or Connect
New Posts  All Forums:Forum Nav:

frozen salmon

post #1 of 5
Thread Starter 
Hi there.

I wonder if its a problem to cook frozen salmon without thawing? I heard it is a problem with turkey.. Maybe somebody can help :)

Gear mentioned in this thread:

post #2 of 5
In my humble opinion, the only decent salmon dish that can be cooked from solidly frozen fish is Smoked Salmon. The indirect heat slowly thaws the fish as the prolonged smoking period (about 15-20 mins. longer than normal) enhances the smoky flavor. Maybe a stew or soup.
post #3 of 5
Do you mean fillets or steaks, or a whole side of salmon? In any case, you wouldn't have the same danger that you would with turkey, because any of those pieces of salmon is so much smaller, and would not spend as much of the cooking time in the danger zone. However, by the time you had the center cooked properly, the outside would be way overcooked.

Better to do a quick thaw by tightly wrapping the salmon in plastic and keeping it under running cool water. Or taking the time to thaw it slowly and gently under refrigeration. I am NOT a proponent of thawing by microwave; it is too uneven and can cook the outside before the inside is ready.
"Notorious stickler" -- The New York Times, January 4, 2004
"Notorious stickler" -- The New York Times, January 4, 2004
post #4 of 5
As I understand it, the flesh and the natural water in the meat thaw at different rates with the flesh thawing faster. With a rapid thaw, the jagged ice pieces from the frozen water tear the softer flesh and adversely affects the texture of the meat.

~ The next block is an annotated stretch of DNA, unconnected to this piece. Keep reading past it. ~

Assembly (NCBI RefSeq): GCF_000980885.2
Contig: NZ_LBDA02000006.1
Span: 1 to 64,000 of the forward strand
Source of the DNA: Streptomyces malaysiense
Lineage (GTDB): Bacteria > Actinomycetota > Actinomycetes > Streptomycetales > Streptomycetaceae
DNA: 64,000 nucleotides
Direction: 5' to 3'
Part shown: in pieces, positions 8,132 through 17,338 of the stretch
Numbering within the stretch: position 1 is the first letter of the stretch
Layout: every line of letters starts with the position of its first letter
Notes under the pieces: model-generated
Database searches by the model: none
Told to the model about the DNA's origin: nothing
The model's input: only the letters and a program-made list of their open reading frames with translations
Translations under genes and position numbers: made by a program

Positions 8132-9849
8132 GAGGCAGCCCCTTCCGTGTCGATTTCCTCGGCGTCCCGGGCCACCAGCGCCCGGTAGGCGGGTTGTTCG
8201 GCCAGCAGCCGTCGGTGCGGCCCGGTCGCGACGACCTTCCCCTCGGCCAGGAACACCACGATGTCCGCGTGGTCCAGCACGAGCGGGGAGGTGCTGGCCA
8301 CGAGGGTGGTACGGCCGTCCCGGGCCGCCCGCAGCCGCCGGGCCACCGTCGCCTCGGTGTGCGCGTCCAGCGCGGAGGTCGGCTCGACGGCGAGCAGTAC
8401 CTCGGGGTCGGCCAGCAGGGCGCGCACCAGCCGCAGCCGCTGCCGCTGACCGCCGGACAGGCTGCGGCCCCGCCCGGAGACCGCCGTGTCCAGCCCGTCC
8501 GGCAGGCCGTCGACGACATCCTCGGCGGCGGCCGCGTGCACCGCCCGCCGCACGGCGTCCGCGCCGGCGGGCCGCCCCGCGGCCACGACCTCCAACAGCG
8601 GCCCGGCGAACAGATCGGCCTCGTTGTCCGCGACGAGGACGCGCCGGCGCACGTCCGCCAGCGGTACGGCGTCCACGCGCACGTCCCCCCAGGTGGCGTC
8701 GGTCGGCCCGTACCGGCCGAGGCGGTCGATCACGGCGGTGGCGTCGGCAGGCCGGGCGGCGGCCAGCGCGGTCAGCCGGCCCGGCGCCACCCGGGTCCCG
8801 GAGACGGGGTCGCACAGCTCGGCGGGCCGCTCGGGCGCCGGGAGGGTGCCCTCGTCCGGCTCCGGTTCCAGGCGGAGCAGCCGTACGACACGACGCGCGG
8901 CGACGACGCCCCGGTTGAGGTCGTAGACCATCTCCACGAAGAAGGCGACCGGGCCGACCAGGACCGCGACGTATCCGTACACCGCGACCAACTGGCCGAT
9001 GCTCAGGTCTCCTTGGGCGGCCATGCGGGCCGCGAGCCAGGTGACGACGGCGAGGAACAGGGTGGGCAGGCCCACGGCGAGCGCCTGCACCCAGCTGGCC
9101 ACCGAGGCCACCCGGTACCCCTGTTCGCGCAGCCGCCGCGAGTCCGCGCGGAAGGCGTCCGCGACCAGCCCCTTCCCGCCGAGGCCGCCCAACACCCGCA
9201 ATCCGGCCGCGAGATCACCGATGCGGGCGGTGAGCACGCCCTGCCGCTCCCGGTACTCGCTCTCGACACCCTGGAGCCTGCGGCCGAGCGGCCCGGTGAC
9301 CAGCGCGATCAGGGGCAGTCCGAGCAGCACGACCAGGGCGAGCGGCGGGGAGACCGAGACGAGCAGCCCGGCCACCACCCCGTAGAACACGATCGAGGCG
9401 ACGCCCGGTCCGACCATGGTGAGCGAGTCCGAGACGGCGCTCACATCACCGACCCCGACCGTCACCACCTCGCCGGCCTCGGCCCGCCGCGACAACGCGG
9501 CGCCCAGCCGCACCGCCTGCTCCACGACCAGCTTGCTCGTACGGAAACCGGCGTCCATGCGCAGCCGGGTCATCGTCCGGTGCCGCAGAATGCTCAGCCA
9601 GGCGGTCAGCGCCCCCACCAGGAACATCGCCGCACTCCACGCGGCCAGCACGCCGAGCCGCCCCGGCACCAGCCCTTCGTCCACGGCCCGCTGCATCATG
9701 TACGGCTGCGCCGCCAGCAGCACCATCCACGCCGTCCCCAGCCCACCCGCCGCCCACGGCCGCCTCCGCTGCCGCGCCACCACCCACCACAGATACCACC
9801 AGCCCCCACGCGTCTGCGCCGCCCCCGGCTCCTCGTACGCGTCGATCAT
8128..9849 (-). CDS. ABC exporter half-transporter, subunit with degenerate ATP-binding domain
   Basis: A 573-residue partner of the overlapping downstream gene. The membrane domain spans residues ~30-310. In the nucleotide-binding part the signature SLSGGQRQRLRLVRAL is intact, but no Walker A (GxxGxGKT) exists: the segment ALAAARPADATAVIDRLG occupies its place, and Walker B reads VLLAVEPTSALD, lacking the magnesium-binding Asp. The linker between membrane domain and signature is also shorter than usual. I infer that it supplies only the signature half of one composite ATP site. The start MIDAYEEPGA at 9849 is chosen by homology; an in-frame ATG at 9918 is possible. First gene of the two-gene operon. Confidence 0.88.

I wouldn't waste a good piece of fish for the sake of a quick thaw. I would cook something else instead. Just my 2 cents worth.

post #5 of 5
I have to agree with both Suzanne and Jock. There would not be any "danger" in cooking salmon from a frozen state, but as Suzanne mentioned the outside of the fish would be way over done and even tough before the inside was cooked properly. As Jock stated a slow thaw would be better. Overnight in the fridge would surely do it for portions, but the method Suzanne gave works if you are caught "off guard" and need the fish in a relatively short period of time. Good luck!!!
New Posts  All Forums:Forum Nav:
  Return Home
  Back to Forum: Food & Cooking

Gear mentioned in this thread: